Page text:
Theme Panel: Undesirable Citizens and Unwanted Immigrants in American Politics

Undesirable Citizens and Unwanted Immigrants in American Politics

Co-sponsored by Division 7: Politics and History
Roundtable

Participants:
(Chair) Carol Nackenoff, Swarthmore College; (Presenter) Gary M. Reich, University of Kansas; (Presenter) Ethan Blue, University of Western Australia (M204); (Presenter) A Hunnewell Frost, American University; (Presenter) Julie L. Novkov, University at Albany, SUNY; (Presenter) Carol Nackenoff, Swarthmore College

Session Description:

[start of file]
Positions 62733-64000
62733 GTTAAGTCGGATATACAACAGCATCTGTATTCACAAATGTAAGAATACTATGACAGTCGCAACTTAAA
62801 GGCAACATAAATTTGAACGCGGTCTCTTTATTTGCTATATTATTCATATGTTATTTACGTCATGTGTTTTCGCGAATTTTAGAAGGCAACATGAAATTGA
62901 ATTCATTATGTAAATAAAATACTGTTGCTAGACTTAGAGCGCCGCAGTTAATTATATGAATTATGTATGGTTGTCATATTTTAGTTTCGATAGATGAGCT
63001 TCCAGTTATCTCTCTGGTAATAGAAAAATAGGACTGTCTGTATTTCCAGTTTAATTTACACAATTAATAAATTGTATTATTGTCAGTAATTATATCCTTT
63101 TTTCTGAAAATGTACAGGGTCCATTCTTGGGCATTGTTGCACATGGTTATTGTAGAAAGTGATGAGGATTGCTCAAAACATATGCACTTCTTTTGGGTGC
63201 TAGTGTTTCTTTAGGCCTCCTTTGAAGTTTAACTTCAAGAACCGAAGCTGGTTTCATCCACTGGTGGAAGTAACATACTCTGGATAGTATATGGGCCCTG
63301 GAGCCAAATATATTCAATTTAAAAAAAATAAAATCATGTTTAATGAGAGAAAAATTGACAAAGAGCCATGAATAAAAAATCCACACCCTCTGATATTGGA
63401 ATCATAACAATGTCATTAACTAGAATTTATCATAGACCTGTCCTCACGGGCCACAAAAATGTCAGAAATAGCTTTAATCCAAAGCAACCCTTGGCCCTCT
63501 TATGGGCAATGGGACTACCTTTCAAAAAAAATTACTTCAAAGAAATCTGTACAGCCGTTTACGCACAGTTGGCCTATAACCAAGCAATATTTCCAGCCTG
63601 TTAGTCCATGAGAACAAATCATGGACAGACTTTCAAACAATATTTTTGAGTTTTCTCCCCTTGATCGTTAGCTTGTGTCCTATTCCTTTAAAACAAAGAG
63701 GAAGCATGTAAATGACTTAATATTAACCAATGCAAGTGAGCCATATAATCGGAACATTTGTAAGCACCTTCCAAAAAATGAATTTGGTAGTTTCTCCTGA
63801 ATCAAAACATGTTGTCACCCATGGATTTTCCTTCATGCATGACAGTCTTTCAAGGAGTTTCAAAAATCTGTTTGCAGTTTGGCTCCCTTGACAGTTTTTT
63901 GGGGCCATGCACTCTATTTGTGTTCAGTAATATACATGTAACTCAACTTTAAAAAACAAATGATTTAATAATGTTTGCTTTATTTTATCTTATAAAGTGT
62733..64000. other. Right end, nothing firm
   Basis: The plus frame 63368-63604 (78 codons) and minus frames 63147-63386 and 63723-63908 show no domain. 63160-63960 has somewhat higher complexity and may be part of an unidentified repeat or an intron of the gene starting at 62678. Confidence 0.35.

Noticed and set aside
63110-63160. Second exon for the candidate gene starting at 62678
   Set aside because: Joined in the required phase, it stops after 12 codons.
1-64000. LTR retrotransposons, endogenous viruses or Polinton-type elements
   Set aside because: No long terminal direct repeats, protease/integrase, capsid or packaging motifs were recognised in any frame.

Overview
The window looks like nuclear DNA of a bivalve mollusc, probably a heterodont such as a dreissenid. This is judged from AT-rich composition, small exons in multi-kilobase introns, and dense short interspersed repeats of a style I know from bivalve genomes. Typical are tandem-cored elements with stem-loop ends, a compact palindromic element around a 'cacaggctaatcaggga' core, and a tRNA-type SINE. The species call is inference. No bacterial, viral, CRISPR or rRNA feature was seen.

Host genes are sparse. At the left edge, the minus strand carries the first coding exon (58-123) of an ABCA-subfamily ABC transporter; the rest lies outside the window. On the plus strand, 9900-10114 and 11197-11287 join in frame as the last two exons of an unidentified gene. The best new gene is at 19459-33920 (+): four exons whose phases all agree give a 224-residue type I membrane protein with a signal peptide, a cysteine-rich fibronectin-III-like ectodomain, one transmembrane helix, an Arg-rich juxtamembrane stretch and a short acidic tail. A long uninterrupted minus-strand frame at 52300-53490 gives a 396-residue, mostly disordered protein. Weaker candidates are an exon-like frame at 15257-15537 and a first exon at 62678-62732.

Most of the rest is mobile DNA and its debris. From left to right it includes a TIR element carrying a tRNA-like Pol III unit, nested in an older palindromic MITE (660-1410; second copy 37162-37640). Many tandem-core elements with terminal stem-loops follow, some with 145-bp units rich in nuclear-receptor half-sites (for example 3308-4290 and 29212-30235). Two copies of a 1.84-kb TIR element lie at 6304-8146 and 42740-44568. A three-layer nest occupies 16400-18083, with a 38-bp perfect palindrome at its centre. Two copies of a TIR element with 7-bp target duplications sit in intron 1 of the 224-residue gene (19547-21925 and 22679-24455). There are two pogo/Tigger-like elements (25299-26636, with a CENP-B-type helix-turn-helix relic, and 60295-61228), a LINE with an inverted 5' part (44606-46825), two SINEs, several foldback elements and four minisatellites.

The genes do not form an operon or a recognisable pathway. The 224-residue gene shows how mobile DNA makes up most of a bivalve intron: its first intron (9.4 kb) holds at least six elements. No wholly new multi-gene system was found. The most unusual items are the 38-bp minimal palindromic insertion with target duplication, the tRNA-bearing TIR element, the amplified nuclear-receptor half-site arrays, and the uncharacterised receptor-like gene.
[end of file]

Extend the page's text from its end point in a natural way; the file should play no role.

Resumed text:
Fears of danger and contagion coming from outside the U.S. have shaped American politics in important ways—not only in battles over the extent of executive authority in fighting COVID or other infectious diseases or in borderlines between federal and state authority.  At various points in American history, unwanted immigrants and undesirable citizens have been treated as if they posed existential threats to the body politic — threats to what it means to be American (a meaning that also changes).  This panel brings together authors of four books on immigration published in 2021 in law, history, and political science that look at some less examined historical and contemporary dimensions of exclusion and who has, and has had, the authority to exclude. Authors will discuss and explore each other’s contributions and seek areas where removing undesirables compares to other types of casting out (where policies may copy perceived policy successes in other arenas).  We will develop questions and issues for discussion in advance that will allow us to think about dealing with unwanted immigrants in relation to American political development. Some authors explore efforts to expel, deport, imprison, denaturalize, and strip certain Americans of their citizenship.  Amanda Frost, Professor at Washington College of Law, American University, in You are Not American: Citizenship Stripping from Dred Scott to the Dreamers (Beacon Press), and Ethan Blue, Senior Lecturer in History at University of Western Australia, author of The Deportation Express: A History of America through Forced Removal (U. California) examine citizenship stripping or denial and forced removal through stories about the unwanted.  Blue’s study is the first to study deportation trains that made circuits around the nation, gathering up “undesirable aliens” identified by their poverty, criminality, mental illness, or radicalism, and conveying them to ports for exile overseas. Gary Reich, Associate Professor of Political Science at University of Kansas, brings another often-ignored dimension of the politics of immigration to the fore, namely, immigration federalism and an examination of how some states enact more punitive immigrant policies while others are more likely to treat immigrants as de facto citizens—what explains this variance?  In The Politics of Immigration Across the United States: Every State a Border State? (Routledge), diverging demographic trends among the states are shown to help fuel polarization over immigration. Quite a few dimensions of immigrant incorporation or exclusion happen at the state level.  Finally, Carol Nackenoff (Professor Emeritus of Political Science, Swarthmore College) and Julie Novkov (Professor of Political Science/Women’s, Gender, and Sexuality Studies, Rockefeller College, University at Albany), in American by Birth: Wong Kim Ark and the Battle for Citizenship (Kansas) consider ways in which different branches of the federal government exert certain kinds of control over unwanted immigrants and explore claims about the power to end birthright citizenship after Wong Kim Ark.  There are many kinds of reminders that citizenship can be experienced quite differently for those seen as not really American, and that it may offer fewer protections than one might expect. We will set aside time for engagement with audience members.


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